I had been elected to the Spiritual Assembly of the Bahá’ís of Burnley when I was 21, and was married to Michael Cleasby at 22, in 1966. Michael and I immediately started our own Friday night firesides. The first youth attending and declaring his belief in Bahá’u’lláh was Alan Pollitt in November 1966. It was a Friday night and we were also celebrating the Birth of Bahá’u’lláh. I had made a cake and we all sang Happy Birthday to Bahá’u’lláh. Regular Saturday parties to which we could invite lots of youth saw a growth in the community and soon we had 15 enthusiastic youth who were able to assist nearby communities, as requested by our National Spiritual Assembly. Off we went to the coast, to John and Lou Turner in Southport, or to Blackpool to the Shaw family who had home-front pioneered to assist that community, or to Carlisle, Newcastle and Kendal. On one occasion three cars set off for Dumfries, Scotland, to visit Jackie and Daryoush Mehrabi. On the way we stopped briefly in Kendal to visit Madeline and Bill Hellaby, then continued our journey. On the outskirts of the town the first car stopped and hailed us all to stop. One person asked for the address. No one had thought of that! Madeline, we were certain, would have the information. We telephoned and all was put to rights. Another occasion we set off at about midnight in an old Rover car for Aberdeen after the Friday night fireside had ended. We were visiting just for the weekend and went to visit Farhang Afnan and a Canadian Baha’i who was staying with him. The Rover was old and swallowed oil continually, but we arrived safely with our sleeping bags late Saturday afternoon. We had a great day on the Sunday, lots of fun and laughter. However, work on Monday meant a Sunday afternoon return. What a memory!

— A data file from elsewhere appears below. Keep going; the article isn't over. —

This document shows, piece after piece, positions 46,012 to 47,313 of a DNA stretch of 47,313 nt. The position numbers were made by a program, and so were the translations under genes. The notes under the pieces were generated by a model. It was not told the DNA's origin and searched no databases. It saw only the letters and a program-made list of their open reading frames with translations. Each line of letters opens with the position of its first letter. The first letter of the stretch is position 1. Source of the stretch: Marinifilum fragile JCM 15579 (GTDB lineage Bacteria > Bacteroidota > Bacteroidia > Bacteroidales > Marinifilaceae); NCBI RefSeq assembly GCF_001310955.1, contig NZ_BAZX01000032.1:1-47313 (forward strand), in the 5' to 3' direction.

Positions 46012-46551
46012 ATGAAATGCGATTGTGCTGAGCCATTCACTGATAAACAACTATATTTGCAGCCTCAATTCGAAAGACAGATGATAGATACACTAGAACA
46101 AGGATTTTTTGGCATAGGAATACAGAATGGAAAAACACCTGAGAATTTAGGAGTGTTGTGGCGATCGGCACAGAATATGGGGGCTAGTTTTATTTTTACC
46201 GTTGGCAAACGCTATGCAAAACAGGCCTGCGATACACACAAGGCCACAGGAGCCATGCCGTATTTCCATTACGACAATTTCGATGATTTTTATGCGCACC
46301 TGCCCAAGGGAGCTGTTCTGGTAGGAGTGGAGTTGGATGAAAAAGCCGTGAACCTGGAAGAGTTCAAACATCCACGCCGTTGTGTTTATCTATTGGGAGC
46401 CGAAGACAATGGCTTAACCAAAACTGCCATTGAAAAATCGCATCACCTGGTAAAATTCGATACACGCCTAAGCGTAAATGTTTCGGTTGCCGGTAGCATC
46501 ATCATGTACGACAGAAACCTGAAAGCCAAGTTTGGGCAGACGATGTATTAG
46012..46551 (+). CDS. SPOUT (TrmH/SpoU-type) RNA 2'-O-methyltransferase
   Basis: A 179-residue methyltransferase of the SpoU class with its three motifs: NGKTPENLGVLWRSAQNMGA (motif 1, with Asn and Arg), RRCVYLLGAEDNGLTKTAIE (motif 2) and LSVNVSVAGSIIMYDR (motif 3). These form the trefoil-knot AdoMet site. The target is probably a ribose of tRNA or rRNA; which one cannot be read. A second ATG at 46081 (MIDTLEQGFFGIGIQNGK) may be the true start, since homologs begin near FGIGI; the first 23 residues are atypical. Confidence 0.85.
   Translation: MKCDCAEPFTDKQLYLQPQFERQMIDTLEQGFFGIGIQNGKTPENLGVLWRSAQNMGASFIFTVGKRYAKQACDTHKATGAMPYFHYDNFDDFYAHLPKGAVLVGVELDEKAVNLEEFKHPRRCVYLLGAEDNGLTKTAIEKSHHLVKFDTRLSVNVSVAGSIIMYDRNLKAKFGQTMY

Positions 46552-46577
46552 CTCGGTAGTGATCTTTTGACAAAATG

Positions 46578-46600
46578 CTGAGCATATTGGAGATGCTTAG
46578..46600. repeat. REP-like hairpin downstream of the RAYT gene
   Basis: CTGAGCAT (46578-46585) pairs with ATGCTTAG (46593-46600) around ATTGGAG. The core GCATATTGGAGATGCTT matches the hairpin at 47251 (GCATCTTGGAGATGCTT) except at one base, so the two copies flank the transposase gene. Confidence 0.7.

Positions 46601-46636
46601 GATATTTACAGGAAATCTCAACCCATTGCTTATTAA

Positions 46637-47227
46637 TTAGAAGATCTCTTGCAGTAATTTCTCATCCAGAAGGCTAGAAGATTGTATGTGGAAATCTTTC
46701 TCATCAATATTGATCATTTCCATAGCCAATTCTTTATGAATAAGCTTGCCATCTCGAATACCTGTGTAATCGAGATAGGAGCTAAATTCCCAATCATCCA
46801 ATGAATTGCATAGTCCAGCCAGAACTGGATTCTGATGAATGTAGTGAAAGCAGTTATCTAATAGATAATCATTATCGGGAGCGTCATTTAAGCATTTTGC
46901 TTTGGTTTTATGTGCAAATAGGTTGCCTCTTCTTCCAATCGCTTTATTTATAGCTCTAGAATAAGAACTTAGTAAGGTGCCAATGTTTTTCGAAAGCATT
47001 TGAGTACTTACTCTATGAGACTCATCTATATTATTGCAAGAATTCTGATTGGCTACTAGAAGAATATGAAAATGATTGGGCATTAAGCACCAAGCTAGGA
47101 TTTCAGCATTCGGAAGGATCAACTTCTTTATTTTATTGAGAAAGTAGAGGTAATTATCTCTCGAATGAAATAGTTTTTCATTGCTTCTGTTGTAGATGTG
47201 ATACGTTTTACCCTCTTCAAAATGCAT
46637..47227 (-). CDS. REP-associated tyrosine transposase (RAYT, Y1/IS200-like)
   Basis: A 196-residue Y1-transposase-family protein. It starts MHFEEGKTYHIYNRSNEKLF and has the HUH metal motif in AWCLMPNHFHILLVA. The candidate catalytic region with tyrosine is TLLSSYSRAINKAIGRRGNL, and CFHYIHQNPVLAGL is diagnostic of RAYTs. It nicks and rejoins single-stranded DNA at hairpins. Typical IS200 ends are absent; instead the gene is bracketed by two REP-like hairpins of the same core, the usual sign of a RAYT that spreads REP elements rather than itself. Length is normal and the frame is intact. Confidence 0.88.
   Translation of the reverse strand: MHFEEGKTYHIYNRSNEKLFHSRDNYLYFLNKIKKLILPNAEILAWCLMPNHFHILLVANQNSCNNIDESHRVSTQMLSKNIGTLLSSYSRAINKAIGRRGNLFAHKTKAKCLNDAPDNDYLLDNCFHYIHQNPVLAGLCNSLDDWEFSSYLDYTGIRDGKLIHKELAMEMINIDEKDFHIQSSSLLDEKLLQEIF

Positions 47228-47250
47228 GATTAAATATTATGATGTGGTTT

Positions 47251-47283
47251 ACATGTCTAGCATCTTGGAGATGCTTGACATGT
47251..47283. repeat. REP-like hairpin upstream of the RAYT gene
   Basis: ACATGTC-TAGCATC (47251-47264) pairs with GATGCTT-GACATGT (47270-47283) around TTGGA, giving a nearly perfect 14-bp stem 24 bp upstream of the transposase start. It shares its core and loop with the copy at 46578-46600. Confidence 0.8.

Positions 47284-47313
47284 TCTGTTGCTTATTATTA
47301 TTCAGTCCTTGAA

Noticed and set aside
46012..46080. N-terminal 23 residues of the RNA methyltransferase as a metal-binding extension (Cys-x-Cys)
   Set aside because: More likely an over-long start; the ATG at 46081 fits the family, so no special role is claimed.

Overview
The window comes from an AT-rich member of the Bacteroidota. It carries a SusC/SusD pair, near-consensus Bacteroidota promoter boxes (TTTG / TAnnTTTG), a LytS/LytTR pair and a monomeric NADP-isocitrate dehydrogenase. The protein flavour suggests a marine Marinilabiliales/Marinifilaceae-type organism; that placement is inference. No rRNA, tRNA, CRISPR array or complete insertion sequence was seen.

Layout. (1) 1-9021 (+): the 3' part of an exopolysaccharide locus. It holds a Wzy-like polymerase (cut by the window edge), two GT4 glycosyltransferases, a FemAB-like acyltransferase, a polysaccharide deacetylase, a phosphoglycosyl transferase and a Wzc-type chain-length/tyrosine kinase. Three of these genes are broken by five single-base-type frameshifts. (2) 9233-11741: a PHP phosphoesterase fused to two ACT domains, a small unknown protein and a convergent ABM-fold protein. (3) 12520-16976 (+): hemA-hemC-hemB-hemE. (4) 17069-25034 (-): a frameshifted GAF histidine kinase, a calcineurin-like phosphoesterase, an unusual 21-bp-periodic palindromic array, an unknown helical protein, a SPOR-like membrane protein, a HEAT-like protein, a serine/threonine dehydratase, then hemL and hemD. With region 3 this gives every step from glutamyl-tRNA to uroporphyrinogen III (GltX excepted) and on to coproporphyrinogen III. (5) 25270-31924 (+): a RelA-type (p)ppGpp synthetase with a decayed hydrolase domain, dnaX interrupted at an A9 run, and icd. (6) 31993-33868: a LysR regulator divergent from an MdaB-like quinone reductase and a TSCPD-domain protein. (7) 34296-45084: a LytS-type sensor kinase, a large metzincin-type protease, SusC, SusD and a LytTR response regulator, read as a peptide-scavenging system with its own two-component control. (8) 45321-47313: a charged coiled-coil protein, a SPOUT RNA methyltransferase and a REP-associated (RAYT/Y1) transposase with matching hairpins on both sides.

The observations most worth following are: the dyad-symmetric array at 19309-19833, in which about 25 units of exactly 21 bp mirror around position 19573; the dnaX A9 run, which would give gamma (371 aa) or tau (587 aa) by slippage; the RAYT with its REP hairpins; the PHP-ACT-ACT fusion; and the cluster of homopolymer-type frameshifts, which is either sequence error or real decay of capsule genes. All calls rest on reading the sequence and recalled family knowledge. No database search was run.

I must make mention of the Counsellor, Betty Reed. At that time she was the UK National Secretary. How loving, helpful and supportive she was, even visiting our very youthful community. She made us feel that the National Spiritual Assembly was there for us and we felt very close to them. We even sent a telegram on one occasion from our Assembly telling our beloved National Assembly that we were praying for them, and sent our love. A response was received immediately.
I must also mention Ernest and Joan Gregory who visited Burnley frequently to give talks at Day Schools, and to Aldi Robarts who also inspired us as a new Bahá’í Community.